"Insults' is a highly emotive term and is presented as an opinion on the evidence by the paper. Nobody, national press or police, has described any of the remarks here on ThanetLife as being anything other than comments. The press exists to report and press standards are considerably higher than blog standards. By expressing an opinion on an active criminal investigation, it could be interpreted that the Thanet Gazette is acting in a partial and prejudicial manner and I have sent the editor an email asking for her explanation.

(Update - the Editor has corrected the story after I contacted the Press Complaints Commission (PCC) earlier today. I have also politely requested an explanatory short retraction statement on the advice of the PCC.)

Sunday, February 23, 2014

Reasons to be Careful, 1-2-3

Imagined and Not the Real Tesco Plan
If you happen to be visiting my weblog from The Daily Mail, The Observer and Guardian website this morning to discover more about the story 'Rival Facebook campaigns stir up a storm in a seaside teacup,' then I'm adding a few links here to the relevant back stories in sequence and context. An effort to add a little clarity to a bizarre criminal justice farce:

The first, is from June 16th last year, which kicked-off the complaint and is the original statement from Sir Roger Gale on the decision by the Secretary of State on the Margate Tesco application. It was the comments attached to this, which led to a police interview under caution in January and a subsequent standards complaint to Thanet District Council that I had made those same comments, as opposed to simply acting as the publisher of the weblog.

The Real Plan - Tucked Away Right of Picture
The second entry, is the story, 'Under Caution,' where I recount what happened, following an interview by the police and the evidence they presented for taking the matter directly to caution, rather than requesting a simple interview.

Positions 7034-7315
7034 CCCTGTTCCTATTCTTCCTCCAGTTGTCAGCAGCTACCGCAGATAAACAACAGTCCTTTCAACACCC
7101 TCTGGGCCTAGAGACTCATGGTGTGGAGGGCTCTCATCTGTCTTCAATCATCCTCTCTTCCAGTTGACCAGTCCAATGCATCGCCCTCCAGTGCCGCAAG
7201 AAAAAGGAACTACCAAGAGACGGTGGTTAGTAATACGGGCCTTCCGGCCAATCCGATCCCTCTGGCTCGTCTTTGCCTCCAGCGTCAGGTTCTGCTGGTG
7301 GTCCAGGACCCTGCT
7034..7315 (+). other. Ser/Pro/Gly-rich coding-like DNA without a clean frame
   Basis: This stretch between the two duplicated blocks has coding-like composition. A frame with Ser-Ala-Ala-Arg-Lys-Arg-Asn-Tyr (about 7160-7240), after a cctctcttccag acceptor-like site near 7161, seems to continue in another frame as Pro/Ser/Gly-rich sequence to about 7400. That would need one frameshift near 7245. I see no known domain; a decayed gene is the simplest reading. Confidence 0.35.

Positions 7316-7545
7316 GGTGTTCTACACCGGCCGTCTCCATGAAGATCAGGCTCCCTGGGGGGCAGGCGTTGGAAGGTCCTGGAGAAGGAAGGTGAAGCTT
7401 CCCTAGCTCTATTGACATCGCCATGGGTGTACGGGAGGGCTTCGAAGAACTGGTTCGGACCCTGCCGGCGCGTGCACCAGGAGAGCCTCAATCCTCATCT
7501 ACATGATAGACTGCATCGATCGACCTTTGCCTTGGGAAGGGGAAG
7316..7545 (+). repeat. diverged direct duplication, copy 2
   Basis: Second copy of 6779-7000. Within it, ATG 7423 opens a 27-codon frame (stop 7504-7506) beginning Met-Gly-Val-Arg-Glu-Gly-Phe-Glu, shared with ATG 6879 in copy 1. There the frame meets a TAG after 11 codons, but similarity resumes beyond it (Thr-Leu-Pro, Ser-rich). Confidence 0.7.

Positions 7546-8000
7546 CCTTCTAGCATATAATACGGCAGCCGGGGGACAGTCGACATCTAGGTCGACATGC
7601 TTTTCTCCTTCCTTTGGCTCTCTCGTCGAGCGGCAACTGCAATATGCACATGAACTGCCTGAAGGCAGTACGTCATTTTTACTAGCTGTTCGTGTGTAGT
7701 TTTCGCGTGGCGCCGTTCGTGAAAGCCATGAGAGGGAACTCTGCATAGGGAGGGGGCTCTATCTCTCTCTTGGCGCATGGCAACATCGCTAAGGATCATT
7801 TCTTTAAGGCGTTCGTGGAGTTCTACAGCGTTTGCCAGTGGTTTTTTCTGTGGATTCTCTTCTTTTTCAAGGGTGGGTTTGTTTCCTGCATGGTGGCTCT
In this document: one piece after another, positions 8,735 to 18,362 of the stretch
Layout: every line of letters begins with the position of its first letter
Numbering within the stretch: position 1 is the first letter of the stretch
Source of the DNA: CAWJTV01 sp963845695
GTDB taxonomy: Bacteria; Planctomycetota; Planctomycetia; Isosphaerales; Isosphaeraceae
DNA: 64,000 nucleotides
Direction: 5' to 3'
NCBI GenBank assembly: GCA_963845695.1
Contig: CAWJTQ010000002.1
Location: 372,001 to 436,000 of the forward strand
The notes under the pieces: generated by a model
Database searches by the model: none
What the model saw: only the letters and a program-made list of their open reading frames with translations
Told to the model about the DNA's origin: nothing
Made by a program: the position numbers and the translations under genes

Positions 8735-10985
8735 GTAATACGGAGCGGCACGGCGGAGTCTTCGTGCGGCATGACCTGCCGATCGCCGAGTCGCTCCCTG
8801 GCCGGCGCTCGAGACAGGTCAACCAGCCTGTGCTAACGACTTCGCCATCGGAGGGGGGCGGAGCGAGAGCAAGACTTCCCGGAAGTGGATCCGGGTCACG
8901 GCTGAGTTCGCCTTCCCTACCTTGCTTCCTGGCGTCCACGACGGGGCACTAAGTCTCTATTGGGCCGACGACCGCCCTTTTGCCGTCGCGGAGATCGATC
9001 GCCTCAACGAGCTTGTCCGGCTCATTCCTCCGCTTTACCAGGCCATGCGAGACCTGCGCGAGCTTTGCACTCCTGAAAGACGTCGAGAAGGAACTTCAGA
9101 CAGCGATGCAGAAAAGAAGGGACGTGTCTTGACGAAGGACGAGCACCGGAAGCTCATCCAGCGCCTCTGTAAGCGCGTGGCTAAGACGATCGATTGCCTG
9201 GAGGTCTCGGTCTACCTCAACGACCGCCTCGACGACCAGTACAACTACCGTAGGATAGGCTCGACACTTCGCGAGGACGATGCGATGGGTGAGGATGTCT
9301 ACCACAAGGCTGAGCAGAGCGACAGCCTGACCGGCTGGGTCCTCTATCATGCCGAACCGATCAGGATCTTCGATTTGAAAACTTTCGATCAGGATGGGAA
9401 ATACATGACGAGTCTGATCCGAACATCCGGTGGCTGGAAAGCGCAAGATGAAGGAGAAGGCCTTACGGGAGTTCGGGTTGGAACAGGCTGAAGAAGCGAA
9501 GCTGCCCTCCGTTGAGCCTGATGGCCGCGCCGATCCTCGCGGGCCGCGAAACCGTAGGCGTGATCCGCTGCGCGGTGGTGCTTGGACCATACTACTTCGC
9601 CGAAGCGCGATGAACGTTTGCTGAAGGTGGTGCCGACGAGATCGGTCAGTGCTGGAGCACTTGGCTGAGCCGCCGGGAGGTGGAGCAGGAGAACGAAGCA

The third story is 'Question Time,' where I ponder if 'Liking' a comment on Facebook, really could become a criminal offense in the Orwellian dystopia which appears to have overtaken me. This led me to ask the Guardian's Jamie Doward, whether liking a Facebook comment made by Nick Griffin was worse than liking one made by Nigel Farage? It's a vexing question, as I'm sure you will agree and I'm no closer to finding out the truth.

There are three principles at stake which led me to approach The Guardian. The first surrounds the rather strong circumstantial evidence, that Kent Police Commissioner Ann Barnes or her office, appears to have resurrected and somehow directed a police investigation that had already been dropped in the summer of last year; adding a more serious inquiry which took in me and two other local councillors, on evidence described as risible by a solicitor

The second principle surrounds social media and whether the law is capable of dealing with the many issues, such as cyber-bullying that surround it, both intelligently and proportionately.  Is 'Liking' a Facebook comment, really grounds for a criminal complaint?

Finally, a new and worrying phenomenon, if, like me you happen to be working for your community as a local councillor. Going to law on civil matters, such as defamation, is expensive but the public appear to have discovered that going to criminal law costs nothing and has a direct and disproportionate impact on the target of the complaint. Having a personal agenda and simply believing oneself to be the victim of a serious crime can be enough to prompt an investigation, with little or no personal consequence, should that belief prove to be exactly that, a delusion with no evidence to support it.

Friday, February 21, 2014

Edge of Heaven

The new ITV comedy, 'Edge of Heaven,' only having lasted eight minutes before I lost the will to live, I've warmed-up the PC for a quick blog entry before bedtime.

Some nice picture postcard shots of the beach but I suspect our absent diversity champion had been tasked by the council, with removing any marauding staffies and the visible presence of  normal day-to-day multi-cultural make-up in the high street. The show's cast, I'm guessing were mostly from Essex rather than Kent but I'm reliably informed the large inflatable willies were sourced locally.

On a somewhat different cultural note, I have been asked if I could promote the forthcoming Pugin's birthday concerts with the poster opposite and I'm very pleased to.

Tomorrow, I'm scheduled out with my replacement aircraft, to Portsmouth with a banner demanding the mayor's resignation over the loss of the naval dockyard; Twitter #CEPACTION. For the first time this year, the weather forecast looks to be just about within my working limits from Lee on Solent airfield, so fingers firmly crossed. It may cause a small stir.